Pediatric Femoral Shaft Fractures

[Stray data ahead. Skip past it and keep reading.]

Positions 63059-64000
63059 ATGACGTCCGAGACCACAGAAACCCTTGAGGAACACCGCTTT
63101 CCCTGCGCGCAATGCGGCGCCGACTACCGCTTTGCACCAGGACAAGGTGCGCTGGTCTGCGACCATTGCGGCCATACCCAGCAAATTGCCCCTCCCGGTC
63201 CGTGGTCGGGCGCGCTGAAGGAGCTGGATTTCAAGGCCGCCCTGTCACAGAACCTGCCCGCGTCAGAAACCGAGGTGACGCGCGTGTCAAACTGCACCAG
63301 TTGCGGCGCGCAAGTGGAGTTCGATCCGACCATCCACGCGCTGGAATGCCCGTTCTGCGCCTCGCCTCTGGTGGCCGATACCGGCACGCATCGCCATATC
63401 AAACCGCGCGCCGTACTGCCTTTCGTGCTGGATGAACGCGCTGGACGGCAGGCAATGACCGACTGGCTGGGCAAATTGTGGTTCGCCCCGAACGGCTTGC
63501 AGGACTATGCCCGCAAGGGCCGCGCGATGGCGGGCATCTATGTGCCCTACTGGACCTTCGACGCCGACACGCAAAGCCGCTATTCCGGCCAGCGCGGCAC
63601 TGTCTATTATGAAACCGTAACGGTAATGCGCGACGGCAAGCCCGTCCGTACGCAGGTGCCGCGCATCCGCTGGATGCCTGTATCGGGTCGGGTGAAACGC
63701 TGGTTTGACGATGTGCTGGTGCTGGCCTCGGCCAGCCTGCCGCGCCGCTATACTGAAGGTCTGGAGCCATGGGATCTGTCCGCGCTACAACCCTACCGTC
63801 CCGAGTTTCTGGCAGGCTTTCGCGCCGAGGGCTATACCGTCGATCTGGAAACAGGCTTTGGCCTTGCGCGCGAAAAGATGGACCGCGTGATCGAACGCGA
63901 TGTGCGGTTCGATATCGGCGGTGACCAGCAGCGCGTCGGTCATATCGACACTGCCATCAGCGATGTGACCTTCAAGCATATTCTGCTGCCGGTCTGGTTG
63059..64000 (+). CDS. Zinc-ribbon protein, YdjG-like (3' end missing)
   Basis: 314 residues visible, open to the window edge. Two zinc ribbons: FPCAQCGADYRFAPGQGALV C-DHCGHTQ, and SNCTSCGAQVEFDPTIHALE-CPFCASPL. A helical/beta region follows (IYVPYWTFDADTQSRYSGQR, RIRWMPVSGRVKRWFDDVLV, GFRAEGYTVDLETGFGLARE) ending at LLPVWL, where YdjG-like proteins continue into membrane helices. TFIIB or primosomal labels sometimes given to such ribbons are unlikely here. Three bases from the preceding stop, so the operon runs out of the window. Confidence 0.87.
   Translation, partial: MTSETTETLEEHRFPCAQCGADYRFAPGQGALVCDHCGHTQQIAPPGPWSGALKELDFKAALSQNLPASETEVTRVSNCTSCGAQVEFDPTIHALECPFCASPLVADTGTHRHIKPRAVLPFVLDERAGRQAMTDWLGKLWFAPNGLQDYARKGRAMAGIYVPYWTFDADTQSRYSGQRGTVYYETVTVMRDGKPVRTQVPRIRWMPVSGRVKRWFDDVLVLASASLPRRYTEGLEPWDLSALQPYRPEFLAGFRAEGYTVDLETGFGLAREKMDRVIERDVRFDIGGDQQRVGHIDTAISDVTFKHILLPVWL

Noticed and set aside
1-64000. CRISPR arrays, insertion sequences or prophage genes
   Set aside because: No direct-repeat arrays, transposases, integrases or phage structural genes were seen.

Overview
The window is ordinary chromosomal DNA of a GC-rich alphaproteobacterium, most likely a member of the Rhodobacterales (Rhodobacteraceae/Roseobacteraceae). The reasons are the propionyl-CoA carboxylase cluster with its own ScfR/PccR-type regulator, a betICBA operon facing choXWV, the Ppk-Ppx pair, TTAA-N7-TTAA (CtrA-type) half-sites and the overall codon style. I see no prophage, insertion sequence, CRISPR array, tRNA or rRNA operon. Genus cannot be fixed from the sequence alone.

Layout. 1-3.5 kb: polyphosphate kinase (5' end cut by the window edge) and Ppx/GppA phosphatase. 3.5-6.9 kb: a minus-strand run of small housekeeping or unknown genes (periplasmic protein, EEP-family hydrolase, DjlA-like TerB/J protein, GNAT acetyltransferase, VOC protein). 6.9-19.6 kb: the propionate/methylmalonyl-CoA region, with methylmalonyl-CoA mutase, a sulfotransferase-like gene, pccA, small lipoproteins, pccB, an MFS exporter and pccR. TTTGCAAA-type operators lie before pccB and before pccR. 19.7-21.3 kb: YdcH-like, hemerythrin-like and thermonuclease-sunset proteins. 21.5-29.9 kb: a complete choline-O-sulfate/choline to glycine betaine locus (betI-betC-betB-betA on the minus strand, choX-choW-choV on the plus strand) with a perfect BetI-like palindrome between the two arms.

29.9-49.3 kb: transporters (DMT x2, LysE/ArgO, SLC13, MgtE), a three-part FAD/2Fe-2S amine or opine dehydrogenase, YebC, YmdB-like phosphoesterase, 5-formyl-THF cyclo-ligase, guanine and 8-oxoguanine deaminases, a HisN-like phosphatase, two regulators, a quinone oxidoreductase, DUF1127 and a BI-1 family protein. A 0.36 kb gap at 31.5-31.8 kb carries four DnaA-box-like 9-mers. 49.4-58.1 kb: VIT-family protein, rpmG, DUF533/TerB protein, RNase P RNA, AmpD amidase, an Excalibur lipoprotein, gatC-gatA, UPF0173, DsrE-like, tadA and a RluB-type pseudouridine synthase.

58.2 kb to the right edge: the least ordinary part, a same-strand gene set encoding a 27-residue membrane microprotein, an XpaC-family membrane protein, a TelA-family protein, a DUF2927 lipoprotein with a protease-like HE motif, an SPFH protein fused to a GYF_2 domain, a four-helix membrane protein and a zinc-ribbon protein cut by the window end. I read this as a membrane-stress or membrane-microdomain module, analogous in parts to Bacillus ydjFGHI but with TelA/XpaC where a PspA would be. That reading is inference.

Pediatric Femoral Shaft Fractures